No-Nonsense Paganism: Introduction

My very first public pagan ritual was a bit of a surprise.

I had been identifying as “Pagan” for almost a decade before I ventured to meet other Pagans in the flesh. I had learned about Paganism from Margot Adler’s Drawing Down the Moon, Starhawk’s The Spiral Dance, and Graham Harvey’s anthology, Paganism Today: Wiccans, Druids, the Goddess and Ancient Earth Traditions for the Twenty-First Century. So I had a certain vision of what I thought Paganism was: spiritually profound, intellectually nuanced, politically progressive, philosophically naturalistic, and competent in the execution.

What I discovered was something very different.

I remember sitting in a rented church hall. I remember the ritual leaders using a broom make of sticks to “cleanse” the ritual space. I remember a shabby little altar in the center of the circle, which no one did anything with. I remember a boring lecture on the meaning of “sabbat”. I remember holding hands in a circle and singing some corny song that apparently everyone else had already memorized. And I remember eating some dry, store-bought bread and drinking apple juice from a styrofoam cup.

I tried to keep an open mind at the time, but now I can say it: It was terrible.

And unfortunately, it wasn’t unusual, at least far as public Pagan rituals go.

If you try to learn about Paganism from practically any book that you find on the shelf at a bookstore (in the unlikely event you still have one of those near you), you’re going to come away with a hodgepodge of ideas and practices which come from Western esotericism, like “casting” circles and elemental correspondences, pseudoscientific talk about “energy”, New Agey paraphernalia like crystals and tarot cards, folksy arts-and-crafts like Brigid’s crosses and “put a pentagram on it” projects, “spells” that involve burning little pieces of paper with things written on them, a hodgepodge of hackneyed myths from around the world, mismatched etymological vestiges like Anglo-Saxon “Litha” and Gaelic “Lughnasadh”, and deliberate misspellings like “fairie” and “magick”. There will be very little internal cohesion, intellectually speaking, and very little connecting it to the actual earth, spiritually speaking.

If you try to learn about Paganism on the internet, you’re likely to find yourself down a rabbit hole of literalistic evangelical polytheism, π-in-the-sky chaos “magic”, or Sabrina-fandom teen witchcraft.

And if you go to a public Pagan festival or conference, you’ll get all of the above, plus Halloween witch costumes, fairy/pirate/BDSM cosplay, and nudism.

There is something really profound about paganism (I prefer to use small-p nowadays), buried though it is underneath decades of accretions of occultist make-believe, New Age sloppy thinking, adolescent rebelliousness, capitalist exploitation of all this, and any excuse to dress up like a goth fairy.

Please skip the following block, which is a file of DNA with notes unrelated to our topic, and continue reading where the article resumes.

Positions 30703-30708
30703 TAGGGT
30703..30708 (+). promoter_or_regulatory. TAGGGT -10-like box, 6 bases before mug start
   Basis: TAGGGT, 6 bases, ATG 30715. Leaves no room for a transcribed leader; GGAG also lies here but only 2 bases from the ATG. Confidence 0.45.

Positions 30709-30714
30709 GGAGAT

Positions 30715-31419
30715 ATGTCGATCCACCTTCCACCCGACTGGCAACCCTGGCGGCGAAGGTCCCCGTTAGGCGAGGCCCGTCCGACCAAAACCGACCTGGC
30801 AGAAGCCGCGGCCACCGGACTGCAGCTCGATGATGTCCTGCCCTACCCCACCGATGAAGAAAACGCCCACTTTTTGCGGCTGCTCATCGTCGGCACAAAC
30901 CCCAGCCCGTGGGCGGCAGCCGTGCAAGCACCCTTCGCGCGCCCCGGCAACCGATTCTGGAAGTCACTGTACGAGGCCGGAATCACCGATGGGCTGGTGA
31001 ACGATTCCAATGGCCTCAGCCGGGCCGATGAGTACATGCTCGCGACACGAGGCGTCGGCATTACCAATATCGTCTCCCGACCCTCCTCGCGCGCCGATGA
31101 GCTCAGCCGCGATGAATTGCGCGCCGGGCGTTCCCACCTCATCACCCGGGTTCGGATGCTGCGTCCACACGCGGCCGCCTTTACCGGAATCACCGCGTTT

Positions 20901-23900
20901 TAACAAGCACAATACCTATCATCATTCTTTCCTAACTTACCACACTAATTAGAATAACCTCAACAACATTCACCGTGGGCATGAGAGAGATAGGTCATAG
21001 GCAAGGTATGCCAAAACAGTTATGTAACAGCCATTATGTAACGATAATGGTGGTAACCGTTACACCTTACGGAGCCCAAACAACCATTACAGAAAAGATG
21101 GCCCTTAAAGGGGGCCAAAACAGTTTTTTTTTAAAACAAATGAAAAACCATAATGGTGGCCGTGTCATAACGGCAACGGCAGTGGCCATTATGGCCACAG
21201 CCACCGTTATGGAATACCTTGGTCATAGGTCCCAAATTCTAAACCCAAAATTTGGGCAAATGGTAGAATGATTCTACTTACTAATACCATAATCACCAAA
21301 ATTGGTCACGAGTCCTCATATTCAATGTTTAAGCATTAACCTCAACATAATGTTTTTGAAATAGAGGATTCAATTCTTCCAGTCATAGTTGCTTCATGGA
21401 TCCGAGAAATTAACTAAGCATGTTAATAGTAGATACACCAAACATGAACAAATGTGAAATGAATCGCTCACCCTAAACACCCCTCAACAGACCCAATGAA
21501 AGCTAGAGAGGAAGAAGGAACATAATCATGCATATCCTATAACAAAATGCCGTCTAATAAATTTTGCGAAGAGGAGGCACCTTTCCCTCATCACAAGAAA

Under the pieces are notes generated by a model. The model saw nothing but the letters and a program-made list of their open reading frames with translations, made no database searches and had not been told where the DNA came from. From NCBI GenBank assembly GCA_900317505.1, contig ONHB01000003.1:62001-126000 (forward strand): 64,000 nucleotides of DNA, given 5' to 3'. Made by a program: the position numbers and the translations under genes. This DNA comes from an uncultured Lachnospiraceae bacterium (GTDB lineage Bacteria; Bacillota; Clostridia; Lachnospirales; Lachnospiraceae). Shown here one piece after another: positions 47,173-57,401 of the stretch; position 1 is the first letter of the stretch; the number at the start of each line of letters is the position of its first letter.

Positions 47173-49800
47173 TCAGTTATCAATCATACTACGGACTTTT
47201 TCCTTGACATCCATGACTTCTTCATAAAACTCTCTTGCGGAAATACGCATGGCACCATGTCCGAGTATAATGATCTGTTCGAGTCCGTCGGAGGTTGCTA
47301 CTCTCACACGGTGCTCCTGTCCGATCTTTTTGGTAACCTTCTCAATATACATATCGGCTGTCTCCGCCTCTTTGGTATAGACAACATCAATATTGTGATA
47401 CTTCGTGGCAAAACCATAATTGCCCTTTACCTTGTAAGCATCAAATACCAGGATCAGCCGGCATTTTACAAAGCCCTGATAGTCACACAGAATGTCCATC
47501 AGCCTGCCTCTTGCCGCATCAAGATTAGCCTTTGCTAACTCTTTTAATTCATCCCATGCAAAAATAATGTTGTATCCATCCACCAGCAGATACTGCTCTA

Mind you, I don’t necessarily have a problem with everything above. I think nudism can be fun and healing. I love dressing up. I think pop culture witchcraft shows can be entertaining. I am fascinated by tarot cards. I’m obsessed with mythology. And I have a weakness for etymological minutiae. But none of this–none of this–really has anything to do with paganism.

For the past 20 years, I’ve been trying to pare away at this mishmash to find its essence, and without throwing out the baby with the bathwater–neither of which is easy to do.

In this series, I want to share what I’ve found, or what I am still finding. Or better yet, how I am finding it. This won’t be me trying to tell you what to do on the solstices and equinoxes, but rather, how to think about what to do on the solstices and equinoxes, and all the days in between.

If you’re interested in Paganism as an aesthetic, as a way to look or feel edgy, you won’t find it here. If you’re interested in Paganism as an excuse to talk to imaginary friends or to learn how to do with “magic” things that you can’t do or are too afraid to do with your hands, you won’t find it here either.

If you’re interested in listening, really listening, to the place where you live, if you’re interested in cultivating your relationship with the more-than-human world in your neighborhood, if you’re interested in taking that instinctive feeling of wonder or gratitude at the sight of the first snow or the smell of burning leaves and turning it into a simple but powerful ritual, if you’re interested in celebrating being alive and just feeling more … human, then this will be a good place to start.

Welcome to no-nonsense paganism.

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